On a positive note, The Last Hero of Nostalgaia is considerably easier and more accessible than most Souls-likes. Don’t think I mean there’s a lack of challenge as you will die; rather, it’s rarely frustrating enough that you’ll be inclined to throw your controller at a wall. The level design also follows that satisfying Souls-likes template, with paths looping back on themselves to link areas prior together and create new shortcuts. On the downside, the game uses some cheap techniques, especially with regard to enemy placement and unblockable attacks, to increase difficulty. Another thing you’ll have to get used to is the slower pace of combat and slower animations, resulting in far too many openings in some of your defensive manoeuvres.

Beyond the humour, The Last Hero of Nostalgaia brings some novel changes to its weapon and armour systems. You can carry everything you pick up on you at all times, with weight only making a difference once it’s equipped. What’s great about the armour and weapons systems is that everything has its own lore, but the weapons and armour have forgotten them, leaving them in an underpowered state. Each equipment piece has a hint about its past in the lore tab, and you need to go to reclaim their memories to fill this out. When you do, you’ll be rewarded with a hefty chunk of lore, an increase in the equipment’s stats, and you’ll unlock its special abilities. At the same time, its weapon model changes from a low-poly, low-res asset to an intricate, high-res one. You can further enhance weapons at the Blacksmith and “unbound” them at an NPC, which greatly increases their power, transfers them into a modern model asset, but they lose their special ability and associated lore.

Performance is no laughing matter

Visually, The Last Hero of Nostalgaia might not impress unless you like the low-resolution textures and combination of sprites mixed in with proper 3D models. The visual aesthetic that the developers are going for is, in my opinion, wonderful with some nice modern effects and lighting, especially when you use a Tether for the first time and watch the surrounding area change from its degraded state to a higher fidelity one.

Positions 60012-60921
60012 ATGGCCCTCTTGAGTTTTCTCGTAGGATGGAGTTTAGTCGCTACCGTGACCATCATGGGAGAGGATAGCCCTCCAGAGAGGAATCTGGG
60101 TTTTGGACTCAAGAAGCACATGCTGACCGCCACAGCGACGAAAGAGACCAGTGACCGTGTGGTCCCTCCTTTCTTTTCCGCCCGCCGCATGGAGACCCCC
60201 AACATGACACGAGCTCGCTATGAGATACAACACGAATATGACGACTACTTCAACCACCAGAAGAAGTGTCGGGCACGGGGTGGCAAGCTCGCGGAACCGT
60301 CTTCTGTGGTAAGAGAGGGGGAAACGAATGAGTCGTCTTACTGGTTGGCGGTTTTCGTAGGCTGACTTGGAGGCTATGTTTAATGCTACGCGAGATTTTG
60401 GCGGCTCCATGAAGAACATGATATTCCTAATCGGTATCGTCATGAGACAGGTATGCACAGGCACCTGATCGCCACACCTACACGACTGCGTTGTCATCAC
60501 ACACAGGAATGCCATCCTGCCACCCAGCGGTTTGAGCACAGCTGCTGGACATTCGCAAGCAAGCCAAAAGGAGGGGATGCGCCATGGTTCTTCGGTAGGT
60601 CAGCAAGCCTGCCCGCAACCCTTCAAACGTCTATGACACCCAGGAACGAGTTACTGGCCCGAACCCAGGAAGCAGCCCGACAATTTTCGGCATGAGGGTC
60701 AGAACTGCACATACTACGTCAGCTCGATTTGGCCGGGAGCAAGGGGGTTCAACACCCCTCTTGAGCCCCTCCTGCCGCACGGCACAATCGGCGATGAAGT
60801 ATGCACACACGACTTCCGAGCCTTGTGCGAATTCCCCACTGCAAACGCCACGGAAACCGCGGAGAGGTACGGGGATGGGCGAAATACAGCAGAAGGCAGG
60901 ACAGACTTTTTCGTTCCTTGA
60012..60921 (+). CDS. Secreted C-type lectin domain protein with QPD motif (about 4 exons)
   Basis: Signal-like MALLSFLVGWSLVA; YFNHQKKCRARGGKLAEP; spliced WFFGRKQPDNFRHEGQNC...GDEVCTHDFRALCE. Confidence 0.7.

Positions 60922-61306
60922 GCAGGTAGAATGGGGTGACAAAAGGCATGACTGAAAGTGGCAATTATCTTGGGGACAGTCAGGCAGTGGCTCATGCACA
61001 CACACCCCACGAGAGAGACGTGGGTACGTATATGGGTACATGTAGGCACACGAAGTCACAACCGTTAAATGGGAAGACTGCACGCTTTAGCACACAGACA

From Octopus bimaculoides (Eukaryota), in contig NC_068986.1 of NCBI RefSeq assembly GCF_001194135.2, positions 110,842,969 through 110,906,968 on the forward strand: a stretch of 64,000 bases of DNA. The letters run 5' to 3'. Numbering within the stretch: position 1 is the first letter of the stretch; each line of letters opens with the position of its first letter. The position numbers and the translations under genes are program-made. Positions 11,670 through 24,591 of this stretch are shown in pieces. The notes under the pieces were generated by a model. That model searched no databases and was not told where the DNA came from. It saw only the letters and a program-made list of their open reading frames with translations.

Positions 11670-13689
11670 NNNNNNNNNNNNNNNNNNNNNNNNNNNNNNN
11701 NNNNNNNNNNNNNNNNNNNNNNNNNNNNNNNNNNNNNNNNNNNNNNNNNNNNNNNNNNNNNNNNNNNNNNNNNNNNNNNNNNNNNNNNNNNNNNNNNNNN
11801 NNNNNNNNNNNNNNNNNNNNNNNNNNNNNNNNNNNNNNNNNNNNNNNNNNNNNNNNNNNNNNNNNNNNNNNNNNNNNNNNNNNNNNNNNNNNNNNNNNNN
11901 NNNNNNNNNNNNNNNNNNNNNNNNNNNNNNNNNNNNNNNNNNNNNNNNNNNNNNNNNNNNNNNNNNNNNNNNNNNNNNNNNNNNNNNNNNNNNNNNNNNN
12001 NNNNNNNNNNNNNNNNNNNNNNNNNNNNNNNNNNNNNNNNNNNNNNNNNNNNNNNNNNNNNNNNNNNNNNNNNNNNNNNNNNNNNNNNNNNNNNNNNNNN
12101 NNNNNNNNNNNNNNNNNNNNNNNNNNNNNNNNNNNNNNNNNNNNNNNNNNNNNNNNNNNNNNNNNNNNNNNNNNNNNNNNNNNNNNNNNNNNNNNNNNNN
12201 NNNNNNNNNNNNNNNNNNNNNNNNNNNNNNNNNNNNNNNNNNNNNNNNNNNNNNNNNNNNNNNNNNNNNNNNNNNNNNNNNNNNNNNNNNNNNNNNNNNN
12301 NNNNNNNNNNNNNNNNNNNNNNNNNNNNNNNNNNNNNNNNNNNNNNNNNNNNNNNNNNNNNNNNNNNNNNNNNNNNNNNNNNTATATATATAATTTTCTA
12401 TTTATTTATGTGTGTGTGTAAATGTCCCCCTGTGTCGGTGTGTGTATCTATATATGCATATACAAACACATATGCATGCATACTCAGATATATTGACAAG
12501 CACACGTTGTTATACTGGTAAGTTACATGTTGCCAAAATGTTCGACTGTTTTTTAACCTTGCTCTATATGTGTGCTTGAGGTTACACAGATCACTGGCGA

The Last Hero of Nostalgaia Writing

Where The Last Hero of Nostalgaia does suffer though, is in its technical performance. The game is riddled with slowdown and has a camera that is terrible in tight environments. The biggest problem, and one that actually affects playing, is that each time you get hit, the game seems to freeze up for a moment, which completely throws off any combat rhythm and, more often than not, leaves you vulnerable to more attacks. Initially, I thought it may have been a part of the game’s humour, as one item stops you from getting staggered after getting hit. However, even after using it, each blow I received froze the game for the briefest moment. It’s bad enough during normal encounters but completely infuriating in boss ones.

A stick figure a day…

Despite the (hopefully patchable) performance issues, The Last Hero of Nostalgaia is a worthy Souls-like for you to sink your time into, especially if the developers can patch out some of the performance issues. With a humorous and fun story, mostly solid combat, and a mercifully easier difficulty setting, it deserves your attention.

A review code for The Last Hero of Nostalgaia was provided to gameblur by the publisher

The Last Hero of Nostalgaia (Xbox Series) Review

The Last Hero of Nostalgaia (Xbox Series) Review
7 10 0 1
7/10
Total Score
  • Story
    8/10 Very Good
  • Gameplay
    7/10 Good
  • Visuals
    7/10 Good
  • Audio
    6/10 Normal

The Good

  • An easier Souls-like experience
  • Fun story
  • Wonderful character creator

The Bad

  • Performance issues can affect gameplay
  • Typical Souls-like cheapness at times
Total
6